Take a minute to read this interview with James Patterson.
If you’re like me, you come away from that feeling disgusted. I’m not sure who I’m more frustrated with. James Patterson for not caring about quality of his books, the publishing companies for only thinking about money or the consumers for making trash like this “bestsellers.” I don’t know if these books sell so well because they are quick, easy reads that don’t invoke any thought, or because they have some hidden merit that I can’t see, but this is one reason I was delighted to leave the bookselling industry and move into the library. I was so tired of pushing books that I hate on people. Every day, I had to bury the books that I love deep in the shelves to be forgotten while I
had to put books that make me grimace and made me embarrassed for the writer on multiple displays. At the library, at least our library, it’s the exact opposite, and I love it.
One thing does make me feel better about all this though. James Patterson may be sitting by his pool outside his mansion sipping on margarita’s while he writes the outline for 5 new crappy novels and 5 young authors who have given up on writing a book themselves, work on more of his crappy novels, but he knows that he will never, ever receive any kind of respectable literary award. Alex Cross will never be mentioned in the same sentence with “Pulitzer or Man Booker” and the idea of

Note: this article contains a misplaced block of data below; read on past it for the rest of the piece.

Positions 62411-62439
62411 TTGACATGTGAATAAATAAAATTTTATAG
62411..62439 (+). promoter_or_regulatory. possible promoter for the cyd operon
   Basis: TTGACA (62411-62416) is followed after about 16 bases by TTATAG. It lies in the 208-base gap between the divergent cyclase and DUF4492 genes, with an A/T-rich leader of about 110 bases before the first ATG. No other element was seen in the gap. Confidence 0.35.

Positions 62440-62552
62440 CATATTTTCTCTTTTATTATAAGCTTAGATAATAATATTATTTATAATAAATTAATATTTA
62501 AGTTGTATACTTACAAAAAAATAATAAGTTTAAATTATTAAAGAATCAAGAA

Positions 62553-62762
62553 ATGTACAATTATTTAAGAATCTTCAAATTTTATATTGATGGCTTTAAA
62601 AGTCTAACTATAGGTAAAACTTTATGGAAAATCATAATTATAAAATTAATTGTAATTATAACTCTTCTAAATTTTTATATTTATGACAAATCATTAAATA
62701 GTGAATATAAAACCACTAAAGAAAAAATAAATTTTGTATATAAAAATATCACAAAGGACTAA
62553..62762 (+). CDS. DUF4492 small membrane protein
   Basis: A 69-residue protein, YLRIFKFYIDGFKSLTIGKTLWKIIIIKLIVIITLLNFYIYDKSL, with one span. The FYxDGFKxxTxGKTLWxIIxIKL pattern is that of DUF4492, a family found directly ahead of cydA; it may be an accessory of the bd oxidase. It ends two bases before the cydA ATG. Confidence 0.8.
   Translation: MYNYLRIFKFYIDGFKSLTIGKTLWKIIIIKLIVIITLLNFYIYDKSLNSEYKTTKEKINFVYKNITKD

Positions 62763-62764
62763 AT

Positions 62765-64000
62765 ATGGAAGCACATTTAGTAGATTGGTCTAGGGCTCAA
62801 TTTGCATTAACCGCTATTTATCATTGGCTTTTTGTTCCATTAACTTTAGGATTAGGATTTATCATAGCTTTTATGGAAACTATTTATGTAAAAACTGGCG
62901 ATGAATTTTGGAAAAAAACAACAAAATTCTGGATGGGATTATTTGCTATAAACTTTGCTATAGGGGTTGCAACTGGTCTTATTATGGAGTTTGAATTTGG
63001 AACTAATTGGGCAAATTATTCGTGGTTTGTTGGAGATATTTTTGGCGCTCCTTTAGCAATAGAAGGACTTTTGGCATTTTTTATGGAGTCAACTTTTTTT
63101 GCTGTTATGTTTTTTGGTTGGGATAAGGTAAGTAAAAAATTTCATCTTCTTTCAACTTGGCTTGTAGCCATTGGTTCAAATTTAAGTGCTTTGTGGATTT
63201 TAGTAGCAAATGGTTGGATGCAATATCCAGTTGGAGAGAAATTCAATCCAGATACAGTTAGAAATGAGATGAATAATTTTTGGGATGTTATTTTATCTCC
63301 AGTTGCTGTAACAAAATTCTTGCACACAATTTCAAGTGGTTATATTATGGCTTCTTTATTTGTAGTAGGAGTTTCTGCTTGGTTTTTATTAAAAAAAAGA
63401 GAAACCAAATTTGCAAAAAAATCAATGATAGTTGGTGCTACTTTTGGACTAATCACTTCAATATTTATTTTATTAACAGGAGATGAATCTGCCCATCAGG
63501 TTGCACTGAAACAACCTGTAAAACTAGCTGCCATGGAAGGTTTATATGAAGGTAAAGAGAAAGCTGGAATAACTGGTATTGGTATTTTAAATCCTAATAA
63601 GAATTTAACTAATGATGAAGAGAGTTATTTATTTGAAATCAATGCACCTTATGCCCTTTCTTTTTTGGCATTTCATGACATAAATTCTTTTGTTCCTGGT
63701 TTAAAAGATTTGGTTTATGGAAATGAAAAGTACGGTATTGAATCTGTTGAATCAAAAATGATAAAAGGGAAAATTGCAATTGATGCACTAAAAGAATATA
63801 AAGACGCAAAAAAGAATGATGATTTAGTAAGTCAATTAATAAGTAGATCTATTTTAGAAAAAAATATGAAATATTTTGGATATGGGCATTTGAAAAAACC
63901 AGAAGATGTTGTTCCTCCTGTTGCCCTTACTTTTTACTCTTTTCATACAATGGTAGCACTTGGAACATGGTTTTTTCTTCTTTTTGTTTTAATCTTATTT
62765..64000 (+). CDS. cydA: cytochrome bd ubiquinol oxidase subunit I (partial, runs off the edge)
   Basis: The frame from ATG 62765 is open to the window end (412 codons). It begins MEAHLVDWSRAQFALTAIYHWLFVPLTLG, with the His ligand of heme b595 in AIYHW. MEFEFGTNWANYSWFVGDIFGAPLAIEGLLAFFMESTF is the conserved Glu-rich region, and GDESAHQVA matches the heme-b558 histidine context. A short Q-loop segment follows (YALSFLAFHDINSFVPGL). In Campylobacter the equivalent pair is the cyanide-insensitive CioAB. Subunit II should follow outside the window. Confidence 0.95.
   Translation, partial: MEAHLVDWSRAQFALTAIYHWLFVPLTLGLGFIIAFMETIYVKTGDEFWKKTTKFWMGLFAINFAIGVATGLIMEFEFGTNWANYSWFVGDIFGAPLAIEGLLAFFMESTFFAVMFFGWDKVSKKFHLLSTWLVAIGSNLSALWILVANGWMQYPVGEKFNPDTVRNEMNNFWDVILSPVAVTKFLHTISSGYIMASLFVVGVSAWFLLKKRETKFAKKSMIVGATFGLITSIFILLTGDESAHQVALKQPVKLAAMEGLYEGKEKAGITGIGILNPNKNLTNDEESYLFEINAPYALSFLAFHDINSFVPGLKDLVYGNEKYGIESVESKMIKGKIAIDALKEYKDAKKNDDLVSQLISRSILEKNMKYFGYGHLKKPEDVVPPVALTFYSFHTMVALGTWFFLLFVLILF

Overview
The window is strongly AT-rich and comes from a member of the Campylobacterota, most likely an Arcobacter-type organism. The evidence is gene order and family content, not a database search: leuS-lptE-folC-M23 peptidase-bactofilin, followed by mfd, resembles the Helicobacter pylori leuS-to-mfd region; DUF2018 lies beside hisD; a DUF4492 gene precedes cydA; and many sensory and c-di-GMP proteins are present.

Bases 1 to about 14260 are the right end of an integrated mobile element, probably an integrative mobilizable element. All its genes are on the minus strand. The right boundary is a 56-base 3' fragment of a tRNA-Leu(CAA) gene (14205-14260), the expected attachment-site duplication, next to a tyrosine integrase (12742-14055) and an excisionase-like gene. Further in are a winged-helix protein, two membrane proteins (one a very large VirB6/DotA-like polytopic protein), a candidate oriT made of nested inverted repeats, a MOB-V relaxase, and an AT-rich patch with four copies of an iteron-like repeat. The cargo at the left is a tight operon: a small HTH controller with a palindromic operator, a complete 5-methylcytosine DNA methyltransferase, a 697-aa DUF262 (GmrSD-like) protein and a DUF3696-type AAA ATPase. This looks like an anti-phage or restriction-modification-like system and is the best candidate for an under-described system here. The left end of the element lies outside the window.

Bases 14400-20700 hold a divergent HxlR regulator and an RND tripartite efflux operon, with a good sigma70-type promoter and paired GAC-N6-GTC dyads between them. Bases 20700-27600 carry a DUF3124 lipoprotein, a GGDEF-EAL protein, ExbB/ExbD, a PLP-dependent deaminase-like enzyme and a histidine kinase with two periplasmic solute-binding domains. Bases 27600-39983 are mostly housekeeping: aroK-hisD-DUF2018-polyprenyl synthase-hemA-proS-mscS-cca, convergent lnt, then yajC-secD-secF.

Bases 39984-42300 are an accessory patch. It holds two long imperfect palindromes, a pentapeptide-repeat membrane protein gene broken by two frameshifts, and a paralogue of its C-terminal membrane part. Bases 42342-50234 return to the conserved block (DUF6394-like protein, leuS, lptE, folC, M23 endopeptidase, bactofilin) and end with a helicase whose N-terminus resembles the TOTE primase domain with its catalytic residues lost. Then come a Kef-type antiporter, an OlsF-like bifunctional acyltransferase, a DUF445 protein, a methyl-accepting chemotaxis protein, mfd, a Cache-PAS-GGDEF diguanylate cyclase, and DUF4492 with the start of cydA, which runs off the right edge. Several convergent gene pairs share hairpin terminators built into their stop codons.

Witch and Wizard or Maximum Ride receiving a Newbery or a Printz award is hilarious.
I don’t think this bothers Patterson at all. He is making his money, and he’s fine with that, but the fact that these awards are beyond him makes me feel better about things. You see, book awards still matter. Authors like Rebecca Stead, Lewis Lowry, Clare Vanderpool , Aravind Adiga, Paul Harding and countless other award winners will never top the New York Times bestsellers list for very long. But they can be proud that they’ve given the world some very fine books, and they’ve reached a level that complacent writers of “commercial literature” can never hope to rise to.
That’s why I keep my Newbery display up all year long, and smile every time a few books get checked out. Somewhere, a kid is reading a darn good book, and their world is going to be much brighter for it.